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“I am a Canadian, free to speak without fear, free to worship in my own way, free to stand for what I think right, free to oppose what I believe wrong, or free to choose those who shall govern my country. This heritage of freedom I pledge to uphold for myself and all mankind.” ~~ John G. Diefenbaker

FELDSTED -- We should be protected by journalistic integrity, but it has left the building ... and there is no way to police the internet

CBC's chat bot helps you spot 'fake news'
This piece arrived in my mailbox this morning, and started my day with a long, loud laugh. There is some irony in having the dean of political bias, innuendo and opinion masquerading as news creating a program (bot) to ferret out ‘fake news’.

You cannot replace journalistic integrity with a computer program. Balanced and fair reporting of events is difficult. Fact-checking is time consuming and has been largely ignored in our 7/24 news cycle where getting the story out first is more important than getting the story right.
“Breaking news” is always suspect, no matter what the source. It is first impressions news, unchecked and unverified. Within hours, breaking news stories are updated to correct obvious errors. If you are reading news on-line, check the story date and you will often see an initial date followed by an updated date. In some cases, new information comes to light and the original story is replaced with a new headline. The story is basically the same but now includes the new information.

If you only read and possibly passed on the original breaking news story, within days, you can find that your information is incomplete and has inaccuracies.
E-mail has developed into an electronic version of a back-fence community gossip vehicle. I get a lot of e-mail due to my writing. Mail recipients send me items of interest for possible publication. In the flurry are messages I have checked and found to be dishonest. I will get two or three of these in a short period and then a month or two later get another batch of the same e-mail content.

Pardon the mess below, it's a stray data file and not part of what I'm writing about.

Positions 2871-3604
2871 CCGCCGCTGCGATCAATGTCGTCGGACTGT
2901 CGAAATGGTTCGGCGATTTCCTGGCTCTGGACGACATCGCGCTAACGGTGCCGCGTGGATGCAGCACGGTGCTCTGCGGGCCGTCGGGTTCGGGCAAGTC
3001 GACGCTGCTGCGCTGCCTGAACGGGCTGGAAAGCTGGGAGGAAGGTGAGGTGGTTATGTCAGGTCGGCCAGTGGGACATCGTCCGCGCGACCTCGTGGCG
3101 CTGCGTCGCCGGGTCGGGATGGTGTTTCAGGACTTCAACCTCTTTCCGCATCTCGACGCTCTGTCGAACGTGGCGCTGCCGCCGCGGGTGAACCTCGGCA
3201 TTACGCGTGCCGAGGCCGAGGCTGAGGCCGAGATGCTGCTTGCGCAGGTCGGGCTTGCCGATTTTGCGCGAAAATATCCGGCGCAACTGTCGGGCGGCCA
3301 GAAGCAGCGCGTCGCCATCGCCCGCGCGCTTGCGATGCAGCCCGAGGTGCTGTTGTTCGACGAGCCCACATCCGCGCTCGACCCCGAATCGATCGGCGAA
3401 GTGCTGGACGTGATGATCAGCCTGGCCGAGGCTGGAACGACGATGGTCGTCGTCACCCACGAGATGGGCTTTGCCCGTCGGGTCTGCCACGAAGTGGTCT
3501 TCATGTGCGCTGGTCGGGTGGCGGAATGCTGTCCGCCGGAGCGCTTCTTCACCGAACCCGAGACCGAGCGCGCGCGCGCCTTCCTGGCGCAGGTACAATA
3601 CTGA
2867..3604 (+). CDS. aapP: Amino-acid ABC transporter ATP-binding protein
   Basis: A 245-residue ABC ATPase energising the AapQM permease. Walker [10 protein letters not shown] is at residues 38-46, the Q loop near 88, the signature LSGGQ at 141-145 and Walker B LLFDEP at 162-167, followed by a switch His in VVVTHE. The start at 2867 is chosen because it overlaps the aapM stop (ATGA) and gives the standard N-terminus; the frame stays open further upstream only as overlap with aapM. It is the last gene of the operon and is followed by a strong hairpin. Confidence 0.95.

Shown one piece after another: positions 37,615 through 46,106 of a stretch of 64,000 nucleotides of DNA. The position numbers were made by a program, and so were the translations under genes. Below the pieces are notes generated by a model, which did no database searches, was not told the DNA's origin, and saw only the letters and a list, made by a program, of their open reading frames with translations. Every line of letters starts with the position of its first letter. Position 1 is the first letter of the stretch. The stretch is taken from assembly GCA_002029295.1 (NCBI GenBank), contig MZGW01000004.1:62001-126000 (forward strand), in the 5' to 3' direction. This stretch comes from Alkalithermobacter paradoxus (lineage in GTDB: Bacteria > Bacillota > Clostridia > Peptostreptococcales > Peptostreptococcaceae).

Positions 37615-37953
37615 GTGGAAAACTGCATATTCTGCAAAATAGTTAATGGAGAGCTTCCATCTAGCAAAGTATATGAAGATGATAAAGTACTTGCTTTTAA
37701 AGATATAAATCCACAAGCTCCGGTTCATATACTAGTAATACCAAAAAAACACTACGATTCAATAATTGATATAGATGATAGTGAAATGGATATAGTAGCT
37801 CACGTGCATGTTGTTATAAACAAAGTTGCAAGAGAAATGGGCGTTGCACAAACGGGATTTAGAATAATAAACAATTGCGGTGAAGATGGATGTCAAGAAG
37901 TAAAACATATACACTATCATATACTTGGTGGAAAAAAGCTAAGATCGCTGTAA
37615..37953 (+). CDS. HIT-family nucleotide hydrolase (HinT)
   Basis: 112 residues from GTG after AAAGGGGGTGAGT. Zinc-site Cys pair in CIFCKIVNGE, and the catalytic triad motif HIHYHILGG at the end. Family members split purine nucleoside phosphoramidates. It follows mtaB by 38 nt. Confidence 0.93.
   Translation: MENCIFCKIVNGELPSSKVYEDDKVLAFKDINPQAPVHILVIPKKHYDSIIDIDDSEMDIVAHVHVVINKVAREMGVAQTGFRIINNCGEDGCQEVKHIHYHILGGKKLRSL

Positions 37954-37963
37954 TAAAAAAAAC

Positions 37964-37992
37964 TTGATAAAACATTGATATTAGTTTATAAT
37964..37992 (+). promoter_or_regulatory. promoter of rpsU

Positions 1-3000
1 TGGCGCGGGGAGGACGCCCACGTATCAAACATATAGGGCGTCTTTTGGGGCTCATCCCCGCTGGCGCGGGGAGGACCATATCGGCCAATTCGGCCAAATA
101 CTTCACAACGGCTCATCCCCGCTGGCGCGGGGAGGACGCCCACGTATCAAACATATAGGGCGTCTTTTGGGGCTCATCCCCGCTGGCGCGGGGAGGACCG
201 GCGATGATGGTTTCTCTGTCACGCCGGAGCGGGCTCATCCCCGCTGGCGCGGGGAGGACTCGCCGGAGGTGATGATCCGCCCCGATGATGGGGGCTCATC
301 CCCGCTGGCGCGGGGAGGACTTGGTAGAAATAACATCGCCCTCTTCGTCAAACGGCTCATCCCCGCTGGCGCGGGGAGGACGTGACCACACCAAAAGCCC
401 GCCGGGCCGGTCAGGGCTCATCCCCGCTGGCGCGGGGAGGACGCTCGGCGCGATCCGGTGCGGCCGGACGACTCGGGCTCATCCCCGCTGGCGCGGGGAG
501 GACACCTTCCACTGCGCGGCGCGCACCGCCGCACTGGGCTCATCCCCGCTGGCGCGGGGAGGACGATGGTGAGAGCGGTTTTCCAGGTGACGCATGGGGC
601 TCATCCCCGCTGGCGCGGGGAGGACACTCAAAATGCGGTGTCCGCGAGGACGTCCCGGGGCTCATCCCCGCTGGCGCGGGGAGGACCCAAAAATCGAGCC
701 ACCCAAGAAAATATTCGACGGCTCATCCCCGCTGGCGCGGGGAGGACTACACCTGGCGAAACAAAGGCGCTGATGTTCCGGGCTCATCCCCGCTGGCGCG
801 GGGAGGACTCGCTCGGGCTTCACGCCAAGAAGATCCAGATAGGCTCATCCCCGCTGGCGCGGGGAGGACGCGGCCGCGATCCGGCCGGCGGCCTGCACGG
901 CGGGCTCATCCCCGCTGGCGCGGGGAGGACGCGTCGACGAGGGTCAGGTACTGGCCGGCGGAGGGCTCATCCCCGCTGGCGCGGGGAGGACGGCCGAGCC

People receive an e-mail, usually forwarded to them by a friend, find the content interesting and pass it on to their friends which occasionally include me. One of my rules that I do my best to keep is to seek verification before publishing.

I want a second source to verify content. I often turn to “Snopes”, which has a catalogue of e-mails being circulated and an indication of whether they are real or fakes. If there is nothing on Snopes, I use search engines to seek news on key phrases in the e-mail. If that proves unsuccessful, I can safely ignore the content as bogus.
Our best defence against fraudulent news is a suspicious mind and common sense. Is the content of this story plausible?

One of my favourite fake news e-mails is about our government deciding to issue Canada Pension cheques as “benefits” which got many people hot and bothered as they have paid into the Canada Pension Plan for decades and payments are not government “benefits”. It turns out that the e-mail originated in the United States.

Some clown decided to adapt it to Canada and sent it out to his or her friends, who sent it out to their friends without anyone checking to see if the information was valid. In Canada, Old Age Security and the Guaranteed Income Supplement are paid out of the general revenues of the federal government and are true government benefits, but Canada Pension, which requires premium payments from employees and employers by law, is not.
We are inundated with news – far more news content than we can be reasonably expected to deal with. We should be protected by journalistic integrity, but it has left the building ... and there is no way to police the internet. Anyone can create a web page or e-mail materials that are plain trash.

I recall reading a story on global warming by a university professor, who was now retired and living in Canada, that looked suspicious. I tracked him down and found that he is still with a mid-western US university, and had no idea that he had allegedly published a paper on global warming.
Skeptic that I am, I will not employ the “chat bot”. I prefer to trust my instincts and common sense.

The Way I See It ~~ John Feldsted
Political Commentator, Consultant & Strategist
Winnipeg, Manitoba


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